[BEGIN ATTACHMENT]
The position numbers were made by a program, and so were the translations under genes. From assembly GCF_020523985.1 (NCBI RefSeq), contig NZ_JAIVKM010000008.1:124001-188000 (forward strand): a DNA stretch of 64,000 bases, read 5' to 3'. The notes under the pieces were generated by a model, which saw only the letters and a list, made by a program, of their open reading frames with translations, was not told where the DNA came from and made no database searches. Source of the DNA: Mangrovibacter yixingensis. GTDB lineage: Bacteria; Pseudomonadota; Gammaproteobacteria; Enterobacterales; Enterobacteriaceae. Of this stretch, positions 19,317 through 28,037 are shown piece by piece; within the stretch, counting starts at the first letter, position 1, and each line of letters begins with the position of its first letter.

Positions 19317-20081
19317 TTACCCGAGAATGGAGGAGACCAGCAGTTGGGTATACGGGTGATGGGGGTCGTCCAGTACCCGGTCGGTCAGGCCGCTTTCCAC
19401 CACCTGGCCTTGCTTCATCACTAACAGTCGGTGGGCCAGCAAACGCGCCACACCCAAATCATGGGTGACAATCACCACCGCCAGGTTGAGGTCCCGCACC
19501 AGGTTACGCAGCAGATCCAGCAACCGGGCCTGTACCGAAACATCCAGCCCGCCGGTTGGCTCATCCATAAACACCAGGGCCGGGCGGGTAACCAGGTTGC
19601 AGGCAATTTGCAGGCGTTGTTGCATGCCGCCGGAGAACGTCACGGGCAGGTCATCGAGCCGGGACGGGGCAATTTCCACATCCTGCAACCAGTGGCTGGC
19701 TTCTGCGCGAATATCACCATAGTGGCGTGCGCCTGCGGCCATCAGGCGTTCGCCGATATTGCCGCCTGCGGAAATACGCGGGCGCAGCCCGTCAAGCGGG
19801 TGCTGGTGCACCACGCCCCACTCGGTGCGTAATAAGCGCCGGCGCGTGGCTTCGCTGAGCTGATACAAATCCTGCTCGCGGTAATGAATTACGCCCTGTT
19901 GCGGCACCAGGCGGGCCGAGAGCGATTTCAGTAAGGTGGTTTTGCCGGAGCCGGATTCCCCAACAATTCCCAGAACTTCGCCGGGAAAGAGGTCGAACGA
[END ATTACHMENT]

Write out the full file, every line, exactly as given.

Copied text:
The position numbers were made by a program, and so were the translations under genes. From assembly GCF_020523985.1 (NCBI RefSeq), contig NZ_JAIVKM010000008.1:124001-188000 (forward strand): a DNA stretch of 64,000 bases, read 5' to 3'. The notes under the pieces were generated by a model, which saw only the letters and a list, made by a program, of their open reading frames with translations, was not told where the DNA came from and made no database searches. Source of the DNA: Mangrovibacter yixingensis. GTDB lineage: Bacteria; Pseudomonadota; Gammaproteobacteria; Enterobacterales; Enterobacteriaceae. Of this stretch, positions 19,317 through 28,037 are shown piece by piece; within the stretch, counting starts at the first letter, position 1, and each line of letters begins with the position of its first letter.

Positions 19317-20081
19317 TTACCCGAGAATGGAGGAGACCAGCAGTTGGGTATACGGGTGATGGGGGTCGTCCAGTACCCGGTCGGTCAGGCCGCTTTCCAC
19401 CACCTGGCCTTGCTTCATCACTAACAGTCGGTGGGCCAGCAAACGCGCCACACCCAAATCATGGGTGACAATCACCACCGCCAGGTTGAGGTCCCGCACC
19501 AGGTTACGCAGCAGATCCAGCAACCGGGCCTGTACCGAAACATCCAGCCCGCCGGTTGGCTCATCCATAAACACCAGGGCCGGGCGGGTAACCAGGTTGC
19601 AGGCAATTTGCAGGCGTTGTTGCATGCCGCCGGAGAACGTCACGGGCAGGTCATCGAGCCGGGACGGGGCAATTTCCACATCCTGCAACCAGTGGCTGGC
19701 TTCTGCGCGAATATCACCATAGTGGCGTGCGCCTGCGGCCATCAGGCGTTCGCCGATATTGCCGCCTGCGGAAATACGCGGGCGCAGCCCGTCAAGCGGG
19801 TGCTGGTGCACCACGCCCCACTCGGTGCGTAATAAGCGCCGGCGCGTGGCTTCGCTGAGCTGATACAAATCCTGCTCGCGGTAATGAATTACGCCCTGTT
19901 GCGGCACCAGGCGGGCCGAGAGCGATTTCAGTAAGGTGGTTTTGCCGGAGCCGGATTCCCCAACAATTCCCAGAACTTCGCCGGGAAAGAGGTCGAACGA